In its application, the licensee stated that during trial testing, the annulus between the door seals could not be successfully tested without the door strongback installed, even at pressures as low as 12 pounds per square inch gauge. This indicates that the leak rates for between-the-seals testing on the emergency escape air lock doors cannot meet the acceptance criteria found in Section III.B.1.(c), Appendix J, 10 CFR part 50, without the use of a strongback. The licensee stated that it has taken efforts to improve the test without the use of a strongback, and that these efforts have produced conflicting results. The licensee concluded that a complete change-out of the inner and outer bulkhead and door assemblies would be required to support incorporating an “O” ring seal design with a 3-pin latching configuration. Based on vendor information, the “O” ring seal design is superior to the flat seal profile design. Consideration was also given to a gear reduction design for the opening and closing mechanism. The licensee stated that while this option would increase sealing forces, there is insufficient evidence to determine whether such a modification would ensure future success with respect to between-the-seals pressure testing.

The licensee stated that in recent years, it has performed significant maintenance and modification activities on the air lock doors with onsite vendor support. By letter dated August 11, 2014 (ADAMS Accession No. ML14218A602), the NRC staff submitted a request for additional information to the licensee regarding whether seal design, seal material, seal shape, and seal operation conditions had been evaluated to address the between-the-seals testing difficulties. In its response dated September 24, 2014, the licensee stated that the following activities have been completed in recent years regarding the air locks: (1) Increased door to seal contact by adjusting door settings, (2) designed a torque amplifying device to assist in opening/closing the door due to increasing the contact pressures, (3) replaced door seals every refueling outage, (4) upgraded door locking bolt compression springs to allow for additional closing forces with improved ability to open the doors, (5) replaced locking bolt brackets and pins, and (6) obtained vendor support and expertise to maintain and adjust the door for optimum performance. The licensee also stated that the seal material currently in use is an ethylene-propylene-diamine-monomer, which is the vendor recommended and qualified material. The seals are a square cross-section shape design formed in a continuous circle to fit the bulk head frame seal channel. By design of the channel, the seal shape is limited. In addition, each door is designed with a “nose/sealing bar” that provides a continuous protrusion into the flat-faced seal for improved sealing contact. These features prevent seal design changes without extensive changes to the design and hardware of the hatch.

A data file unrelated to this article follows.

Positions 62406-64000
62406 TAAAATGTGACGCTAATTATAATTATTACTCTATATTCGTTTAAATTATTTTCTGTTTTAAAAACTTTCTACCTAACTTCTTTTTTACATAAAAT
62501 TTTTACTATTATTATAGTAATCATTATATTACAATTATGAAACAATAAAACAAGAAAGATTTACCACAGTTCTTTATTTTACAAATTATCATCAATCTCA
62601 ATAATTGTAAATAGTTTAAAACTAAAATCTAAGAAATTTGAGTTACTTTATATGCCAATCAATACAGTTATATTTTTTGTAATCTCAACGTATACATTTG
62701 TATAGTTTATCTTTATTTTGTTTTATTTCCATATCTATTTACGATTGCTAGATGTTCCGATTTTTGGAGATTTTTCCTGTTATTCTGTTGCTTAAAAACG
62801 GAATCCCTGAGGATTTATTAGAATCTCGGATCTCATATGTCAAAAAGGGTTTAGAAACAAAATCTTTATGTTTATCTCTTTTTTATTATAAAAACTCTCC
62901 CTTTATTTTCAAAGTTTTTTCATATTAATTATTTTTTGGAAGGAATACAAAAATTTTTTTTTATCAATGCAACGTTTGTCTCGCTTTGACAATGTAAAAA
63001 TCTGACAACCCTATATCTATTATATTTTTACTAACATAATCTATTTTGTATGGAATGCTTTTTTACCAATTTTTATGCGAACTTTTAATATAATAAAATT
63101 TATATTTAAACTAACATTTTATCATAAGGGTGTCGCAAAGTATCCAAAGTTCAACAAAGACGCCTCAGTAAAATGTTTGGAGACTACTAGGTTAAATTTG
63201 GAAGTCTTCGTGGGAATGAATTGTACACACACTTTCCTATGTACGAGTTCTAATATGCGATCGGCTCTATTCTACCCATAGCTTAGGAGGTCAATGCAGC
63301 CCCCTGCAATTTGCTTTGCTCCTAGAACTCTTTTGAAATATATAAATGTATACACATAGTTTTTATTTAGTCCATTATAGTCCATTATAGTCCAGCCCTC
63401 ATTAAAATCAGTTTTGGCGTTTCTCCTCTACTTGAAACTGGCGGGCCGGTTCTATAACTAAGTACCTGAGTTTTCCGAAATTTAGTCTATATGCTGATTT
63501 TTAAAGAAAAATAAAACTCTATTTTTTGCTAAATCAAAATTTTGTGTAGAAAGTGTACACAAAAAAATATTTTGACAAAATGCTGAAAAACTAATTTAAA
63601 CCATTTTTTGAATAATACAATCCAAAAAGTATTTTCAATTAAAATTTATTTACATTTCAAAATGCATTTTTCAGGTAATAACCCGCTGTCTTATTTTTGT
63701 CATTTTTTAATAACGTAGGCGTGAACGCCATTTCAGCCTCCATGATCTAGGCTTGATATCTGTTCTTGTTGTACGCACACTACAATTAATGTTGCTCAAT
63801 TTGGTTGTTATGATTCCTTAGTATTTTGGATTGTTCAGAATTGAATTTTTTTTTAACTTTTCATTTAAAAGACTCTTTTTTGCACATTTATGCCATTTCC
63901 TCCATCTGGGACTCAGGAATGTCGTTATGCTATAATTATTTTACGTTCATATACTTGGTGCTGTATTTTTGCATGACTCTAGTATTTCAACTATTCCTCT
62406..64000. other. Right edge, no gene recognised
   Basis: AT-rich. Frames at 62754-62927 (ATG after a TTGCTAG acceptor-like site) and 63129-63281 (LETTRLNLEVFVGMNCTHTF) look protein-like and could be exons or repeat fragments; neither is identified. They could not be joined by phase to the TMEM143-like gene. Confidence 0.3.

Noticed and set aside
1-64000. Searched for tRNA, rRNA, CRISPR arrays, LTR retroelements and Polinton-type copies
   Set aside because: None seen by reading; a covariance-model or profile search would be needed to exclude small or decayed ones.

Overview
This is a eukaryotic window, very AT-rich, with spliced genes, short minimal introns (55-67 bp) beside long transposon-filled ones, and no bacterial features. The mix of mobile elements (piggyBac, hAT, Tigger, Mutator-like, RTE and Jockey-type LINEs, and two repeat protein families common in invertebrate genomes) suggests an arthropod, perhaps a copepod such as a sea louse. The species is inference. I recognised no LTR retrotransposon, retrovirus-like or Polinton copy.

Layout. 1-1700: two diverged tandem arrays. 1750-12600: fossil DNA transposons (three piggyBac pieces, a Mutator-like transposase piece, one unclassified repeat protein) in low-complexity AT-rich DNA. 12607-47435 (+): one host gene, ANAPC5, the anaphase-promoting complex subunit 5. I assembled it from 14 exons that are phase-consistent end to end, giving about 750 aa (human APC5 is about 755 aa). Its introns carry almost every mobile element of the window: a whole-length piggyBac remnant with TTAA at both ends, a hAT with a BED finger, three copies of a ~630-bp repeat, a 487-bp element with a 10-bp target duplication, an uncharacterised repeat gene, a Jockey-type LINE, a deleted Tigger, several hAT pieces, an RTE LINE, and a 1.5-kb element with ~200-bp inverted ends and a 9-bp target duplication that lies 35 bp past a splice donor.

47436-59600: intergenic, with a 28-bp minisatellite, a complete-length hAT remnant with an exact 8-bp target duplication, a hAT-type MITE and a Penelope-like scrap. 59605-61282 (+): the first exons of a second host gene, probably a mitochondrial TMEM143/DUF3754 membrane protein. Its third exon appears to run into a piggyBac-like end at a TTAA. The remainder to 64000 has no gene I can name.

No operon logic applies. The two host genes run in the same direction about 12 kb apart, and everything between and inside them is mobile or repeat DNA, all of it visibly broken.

In its application, the licensee indicated that the vendor has clearly stated that the ANO, Unit 2, air lock design does not support testing without the use of a strongback and, to meet leak rate limits, the airlock's latching mechanism must generate a high latch contact such that it will maintain a residual compressive load on the gasket greater than the unseating effect produced by the test pressure. Start Printed Page 3262Adjustment and/or modification of the latch in this manner defeats the purpose of the emergency escape air lock since excessive human force would be required to open the air lock door in an emergency situation. The licensee provided information regarding two events where personnel or equipment difficulties precluded the air lock doors from being opened or opening as designed. In 2008, after an individual became trapped in the air lock due to being unable to open the door, the licensee installed a torque amplifying device to assist personnel in door opening/closing. In 2012, the air lock outer door required mechanical agitation to open, and it was noted that the 3/4-inch stainless steel latch pins were bent. Based on efforts to date, the licensee has concluded that attempting to apply excessive closing torque to the door necessary to overcome the original design characteristics is inappropriate.